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A Basic Primer

Life Insurance
Accident and Sickness Agents


Rev. 02/2010


The Life Insurance Company irrevocably binds itself to all the terms and conditions of
the contract. Referred to as unilateral. All that the policyowner has to do is to pay the
premiums when due.


The wording throughout should be both readable and legally precise, and the contract
should be laid out in a form best lending itself to both simple explanation and correct

Exemplified by the policy face page, also called the schedule (i.e. the first page of the
contract). It lists the vital particulars in three important areas.


The basic promise or commitment of the insurer is called the INSURING area. It

(a) Identification of the owner and life insured.

(b) The face amount and where its payment will be made.
(c) The circumstances which will render it payable, and
(d) to whom the payment will be made.

Stipulates premium amount and how long each payment maintains the policy in
force, as well as setting the date on which future premiums are due. It also gives
the premium amount for all riders added to the base policy, and the number of
years for which premiums must be paid.


As attested by official signatures, execution indicates that the contract has been
formally made by the companys officer and specifies the date of issue of the


Provisions normally found in the contract are:

Face Amount paid to the beneficiary after a stipulated period (normally 2 or 3
years). Prior to that time period, refund of premium.

Convertible term and other policies with term riders allow for conversion prior to a
certain age or policy year of most or all the term amount to permanent insurance.

Proof of age should be submitted by the agent prior to a death claim. This will
avoid unnecessary delays when proceeds become payable. If age has been
misstated, the insurance company will either increase or decrease the benefit or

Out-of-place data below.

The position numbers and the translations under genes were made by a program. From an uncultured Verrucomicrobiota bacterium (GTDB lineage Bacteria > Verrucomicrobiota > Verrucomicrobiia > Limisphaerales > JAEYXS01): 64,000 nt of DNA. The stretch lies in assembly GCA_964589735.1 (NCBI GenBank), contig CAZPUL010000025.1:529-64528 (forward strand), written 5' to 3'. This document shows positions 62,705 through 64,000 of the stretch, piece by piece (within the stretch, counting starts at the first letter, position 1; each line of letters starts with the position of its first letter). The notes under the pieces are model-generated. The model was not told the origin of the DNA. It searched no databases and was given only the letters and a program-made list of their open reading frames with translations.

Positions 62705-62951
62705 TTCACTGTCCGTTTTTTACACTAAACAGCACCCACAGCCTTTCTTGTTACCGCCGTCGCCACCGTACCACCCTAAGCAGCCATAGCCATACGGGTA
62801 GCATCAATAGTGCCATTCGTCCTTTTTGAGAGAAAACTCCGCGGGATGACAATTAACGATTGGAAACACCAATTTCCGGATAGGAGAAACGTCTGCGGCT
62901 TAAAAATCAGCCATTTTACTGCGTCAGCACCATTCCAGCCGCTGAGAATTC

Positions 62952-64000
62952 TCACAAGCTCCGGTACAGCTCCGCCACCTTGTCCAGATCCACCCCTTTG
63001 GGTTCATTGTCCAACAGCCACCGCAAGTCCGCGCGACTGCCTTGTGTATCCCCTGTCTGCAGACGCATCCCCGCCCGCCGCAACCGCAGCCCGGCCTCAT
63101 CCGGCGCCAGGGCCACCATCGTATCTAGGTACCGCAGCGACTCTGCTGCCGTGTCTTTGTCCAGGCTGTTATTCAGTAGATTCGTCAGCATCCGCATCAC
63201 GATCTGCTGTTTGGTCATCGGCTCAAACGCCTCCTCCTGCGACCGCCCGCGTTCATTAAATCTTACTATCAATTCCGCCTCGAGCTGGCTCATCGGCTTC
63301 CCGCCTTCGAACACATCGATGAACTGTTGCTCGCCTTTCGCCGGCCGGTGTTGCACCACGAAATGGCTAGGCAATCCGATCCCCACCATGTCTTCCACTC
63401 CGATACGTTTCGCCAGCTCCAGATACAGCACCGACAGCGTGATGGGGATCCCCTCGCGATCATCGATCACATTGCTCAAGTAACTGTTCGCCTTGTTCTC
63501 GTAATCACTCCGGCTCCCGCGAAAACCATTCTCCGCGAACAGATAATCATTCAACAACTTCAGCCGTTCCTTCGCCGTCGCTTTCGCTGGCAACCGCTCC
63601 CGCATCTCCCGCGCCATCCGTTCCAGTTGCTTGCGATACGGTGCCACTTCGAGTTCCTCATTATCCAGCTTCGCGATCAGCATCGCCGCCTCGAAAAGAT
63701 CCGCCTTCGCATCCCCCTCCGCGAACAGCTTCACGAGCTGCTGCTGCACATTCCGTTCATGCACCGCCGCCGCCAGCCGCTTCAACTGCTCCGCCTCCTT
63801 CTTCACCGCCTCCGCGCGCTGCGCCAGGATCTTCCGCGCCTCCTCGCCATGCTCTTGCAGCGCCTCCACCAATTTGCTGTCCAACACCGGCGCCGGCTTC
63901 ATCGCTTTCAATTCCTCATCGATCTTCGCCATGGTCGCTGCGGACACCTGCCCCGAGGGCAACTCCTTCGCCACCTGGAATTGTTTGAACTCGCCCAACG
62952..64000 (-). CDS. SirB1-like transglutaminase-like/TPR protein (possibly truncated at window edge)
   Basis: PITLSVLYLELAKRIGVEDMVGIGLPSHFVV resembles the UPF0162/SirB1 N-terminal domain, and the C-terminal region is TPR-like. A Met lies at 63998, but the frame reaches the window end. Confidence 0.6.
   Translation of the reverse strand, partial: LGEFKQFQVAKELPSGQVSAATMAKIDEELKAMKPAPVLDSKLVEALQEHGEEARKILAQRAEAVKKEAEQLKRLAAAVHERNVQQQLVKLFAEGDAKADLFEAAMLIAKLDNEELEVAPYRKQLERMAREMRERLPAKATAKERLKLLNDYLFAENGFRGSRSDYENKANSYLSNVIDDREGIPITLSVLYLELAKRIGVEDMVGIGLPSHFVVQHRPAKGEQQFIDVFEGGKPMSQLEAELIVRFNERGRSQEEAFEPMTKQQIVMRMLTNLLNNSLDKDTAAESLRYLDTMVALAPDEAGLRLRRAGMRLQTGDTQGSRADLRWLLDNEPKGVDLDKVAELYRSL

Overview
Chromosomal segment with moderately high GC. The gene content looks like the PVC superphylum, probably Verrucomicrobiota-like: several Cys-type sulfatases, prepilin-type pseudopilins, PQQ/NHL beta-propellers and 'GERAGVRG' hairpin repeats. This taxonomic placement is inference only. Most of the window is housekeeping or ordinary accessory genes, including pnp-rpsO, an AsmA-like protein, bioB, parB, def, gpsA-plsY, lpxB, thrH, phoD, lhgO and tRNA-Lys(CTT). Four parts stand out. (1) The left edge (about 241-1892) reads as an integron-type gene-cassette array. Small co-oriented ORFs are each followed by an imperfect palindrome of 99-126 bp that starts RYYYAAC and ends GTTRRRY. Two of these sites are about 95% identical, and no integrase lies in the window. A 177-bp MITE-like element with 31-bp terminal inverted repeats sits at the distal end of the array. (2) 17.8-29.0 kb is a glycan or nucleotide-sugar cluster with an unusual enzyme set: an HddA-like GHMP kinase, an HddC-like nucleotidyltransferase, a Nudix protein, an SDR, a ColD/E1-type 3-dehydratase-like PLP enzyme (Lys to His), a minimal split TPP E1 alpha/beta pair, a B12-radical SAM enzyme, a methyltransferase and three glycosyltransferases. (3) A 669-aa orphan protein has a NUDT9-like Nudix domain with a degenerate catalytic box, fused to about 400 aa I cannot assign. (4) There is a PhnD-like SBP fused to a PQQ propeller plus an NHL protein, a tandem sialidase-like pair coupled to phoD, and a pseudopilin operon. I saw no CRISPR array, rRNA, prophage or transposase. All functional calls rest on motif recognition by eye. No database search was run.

increase or decrease the premium.

If the policyowner needs cash, but does not wish to cancel the policy, they can
borrow against the cash surrender value. The company determines the interest
rate at the time of the loan, but cannot exceed any maximum stipulated in the
policy. If interest is not paid when due, it is added to the loan.

If premiums are not paid in accordance with the contract (i.e. annually, semi-
annually, monthly), a GRACE PERIOD of 30 days is allowed for the payment of
premiums. If the life insured does within the grace period, the amount due will be
deducted from the face amount when making the settlement.

If the policy lapses through non-payment of premiums and has not been
surrendered for cash, Uniform Law Insurance Law provides that the insured may
apply for reinstatement of the contract within two years. To reinstate, the owner
must pay the overdue premium plus any indebtedness and interest, if any, as
well as furnish EVIDENCE OF INSURABILITY satisfactory to the company. On
reinstatement there is a recommencement of the two years contestable period
and suicide exclusion.

The policy is incontestable after it has been in force for two years. The rationale
is that after the insurance company had reasonable time to investigate the
statements made by the applicant, the company should have no right to question
the validity of the contract, with the exception of misstatement of age (dealt with)
and fraud.

All policies contain a clause permitting the owner to change beneficiaries.


If the owner of a cash value policy determines that it is impossible to continue
payment of premiums or no longer need life insurance, they do not forfeit their
cash value, and are contractually given the following options:

1. Take the entire cash value, thereby terminating the contract.

2. Use the cash value to buy a Reduced Paid Up Amount of Insurance, as
specified in the contract.
3. Use the cash value to buy Extended Term Insurance for the same face
amount, for a limited period of time, as specified in the contract.
4. Take advantage of Automatic Premium Loan (i.e. borrow against the
CSV to continue the coverage).

It should be noted that under AUTOMATIC PREMIUM LOAN, all policy

riders (i.e. accidental death, disability waiver) can be maintained, whereas
under extended term and reduced paid-up, no riders can be maintained.
All of the cash value is used to buy an amount of reduced fully paid up
insurance, or maintain the full face amount for a stipulated period of time.


The most common form of settlement is payment of the FACE AMOUNT (Sum
Insured) to the named beneficiary. However, depending on the circumstances,
other settlement options exist. They include: